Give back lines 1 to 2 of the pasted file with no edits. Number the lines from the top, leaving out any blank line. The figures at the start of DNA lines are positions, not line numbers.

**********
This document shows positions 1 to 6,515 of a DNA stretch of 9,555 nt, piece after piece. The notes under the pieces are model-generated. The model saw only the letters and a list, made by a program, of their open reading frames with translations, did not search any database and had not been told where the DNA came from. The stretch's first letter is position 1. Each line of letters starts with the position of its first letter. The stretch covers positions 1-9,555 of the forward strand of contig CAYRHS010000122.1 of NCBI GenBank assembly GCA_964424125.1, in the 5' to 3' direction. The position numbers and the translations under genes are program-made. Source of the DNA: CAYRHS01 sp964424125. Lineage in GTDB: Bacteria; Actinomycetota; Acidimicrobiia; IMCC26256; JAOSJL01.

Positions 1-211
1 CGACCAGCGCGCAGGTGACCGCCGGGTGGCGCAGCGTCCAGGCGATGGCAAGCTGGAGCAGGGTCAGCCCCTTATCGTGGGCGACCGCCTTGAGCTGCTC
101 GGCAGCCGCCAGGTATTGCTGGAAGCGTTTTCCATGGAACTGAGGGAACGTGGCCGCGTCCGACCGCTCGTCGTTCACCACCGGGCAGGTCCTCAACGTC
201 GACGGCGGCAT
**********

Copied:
This document shows positions 1 to 6,515 of a DNA stretch of 9,555 nt, piece after piece. The notes under the pieces are model-generated. The model saw only the letters and a list, made by a program, of their open reading frames with translations, did not search any database and had not been told where the DNA came from. The stretch's first letter is position 1. Each line of letters starts with the position of its first letter. The stretch covers positions 1-9,555 of the forward strand of contig CAYRHS010000122.1 of NCBI GenBank assembly GCA_964424125.1, in the 5' to 3' direction. The position numbers and the translations under genes are program-made. Source of the DNA: CAYRHS01 sp964424125. Lineage in GTDB: Bacteria; Actinomycetota; Acidimicrobiia; IMCC26256; JAOSJL01.

Positions 1-211